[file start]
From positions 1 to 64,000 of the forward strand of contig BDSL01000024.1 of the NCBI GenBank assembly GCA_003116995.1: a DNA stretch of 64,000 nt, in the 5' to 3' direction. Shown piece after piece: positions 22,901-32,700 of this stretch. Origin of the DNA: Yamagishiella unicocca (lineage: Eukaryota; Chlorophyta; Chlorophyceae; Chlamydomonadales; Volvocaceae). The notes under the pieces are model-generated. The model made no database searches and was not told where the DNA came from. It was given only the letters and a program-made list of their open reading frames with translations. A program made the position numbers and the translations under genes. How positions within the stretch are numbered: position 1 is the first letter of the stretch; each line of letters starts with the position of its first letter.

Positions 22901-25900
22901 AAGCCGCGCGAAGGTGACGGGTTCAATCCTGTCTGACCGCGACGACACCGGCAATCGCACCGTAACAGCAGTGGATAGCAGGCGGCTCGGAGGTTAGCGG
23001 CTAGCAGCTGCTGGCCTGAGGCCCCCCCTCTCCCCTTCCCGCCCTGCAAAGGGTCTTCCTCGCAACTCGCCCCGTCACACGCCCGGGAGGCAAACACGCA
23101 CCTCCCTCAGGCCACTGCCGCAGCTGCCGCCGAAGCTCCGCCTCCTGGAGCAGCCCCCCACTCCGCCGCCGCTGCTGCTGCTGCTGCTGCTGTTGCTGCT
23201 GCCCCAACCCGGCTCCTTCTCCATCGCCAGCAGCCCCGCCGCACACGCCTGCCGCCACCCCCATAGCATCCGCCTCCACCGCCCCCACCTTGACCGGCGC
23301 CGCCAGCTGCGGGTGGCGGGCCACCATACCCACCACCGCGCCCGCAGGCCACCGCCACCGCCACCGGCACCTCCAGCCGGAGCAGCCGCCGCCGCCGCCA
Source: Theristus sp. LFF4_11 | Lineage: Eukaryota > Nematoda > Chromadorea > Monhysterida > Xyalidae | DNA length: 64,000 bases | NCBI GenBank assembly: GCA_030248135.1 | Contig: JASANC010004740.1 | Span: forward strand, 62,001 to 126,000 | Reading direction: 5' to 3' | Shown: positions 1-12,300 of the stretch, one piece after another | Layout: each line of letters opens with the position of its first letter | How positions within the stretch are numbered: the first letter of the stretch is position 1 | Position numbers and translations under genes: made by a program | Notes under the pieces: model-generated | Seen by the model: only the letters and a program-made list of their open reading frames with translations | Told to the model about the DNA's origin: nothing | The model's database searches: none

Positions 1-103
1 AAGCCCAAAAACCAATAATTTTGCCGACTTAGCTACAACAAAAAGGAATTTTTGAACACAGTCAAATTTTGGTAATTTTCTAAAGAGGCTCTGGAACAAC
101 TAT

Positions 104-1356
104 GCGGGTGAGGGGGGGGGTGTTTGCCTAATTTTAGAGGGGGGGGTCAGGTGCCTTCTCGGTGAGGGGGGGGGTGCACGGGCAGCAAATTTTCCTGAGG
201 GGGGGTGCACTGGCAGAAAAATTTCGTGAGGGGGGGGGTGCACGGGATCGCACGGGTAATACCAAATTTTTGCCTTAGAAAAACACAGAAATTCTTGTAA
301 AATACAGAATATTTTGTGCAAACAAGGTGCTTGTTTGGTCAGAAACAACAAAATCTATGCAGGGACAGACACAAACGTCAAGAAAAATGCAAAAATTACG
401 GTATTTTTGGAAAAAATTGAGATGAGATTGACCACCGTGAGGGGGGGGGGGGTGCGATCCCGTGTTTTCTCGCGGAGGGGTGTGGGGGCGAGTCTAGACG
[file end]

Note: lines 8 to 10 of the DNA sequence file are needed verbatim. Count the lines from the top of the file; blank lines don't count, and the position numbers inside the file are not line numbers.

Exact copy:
Source: Theristus sp. LFF4_11 | Lineage: Eukaryota > Nematoda > Chromadorea > Monhysterida > Xyalidae | DNA length: 64,000 bases | NCBI GenBank assembly: GCA_030248135.1 | Contig: JASANC010004740.1 | Span: forward strand, 62,001 to 126,000 | Reading direction: 5' to 3' | Shown: positions 1-12,300 of the stretch, one piece after another | Layout: each line of letters opens with the position of its first letter | How positions within the stretch are numbered: the first letter of the stretch is position 1 | Position numbers and translations under genes: made by a program | Notes under the pieces: model-generated | Seen by the model: only the letters and a program-made list of their open reading frames with translations | Told to the model about the DNA's origin: nothing | The model's database searches: none

Positions 1-103
1 AAGCCCAAAAACCAATAATTTTGCCGACTTAGCTACAACAAAAAGGAATTTTTGAACACAGTCAAATTTTGGTAATTTTCTAAAGAGGCTCTGGAACAAC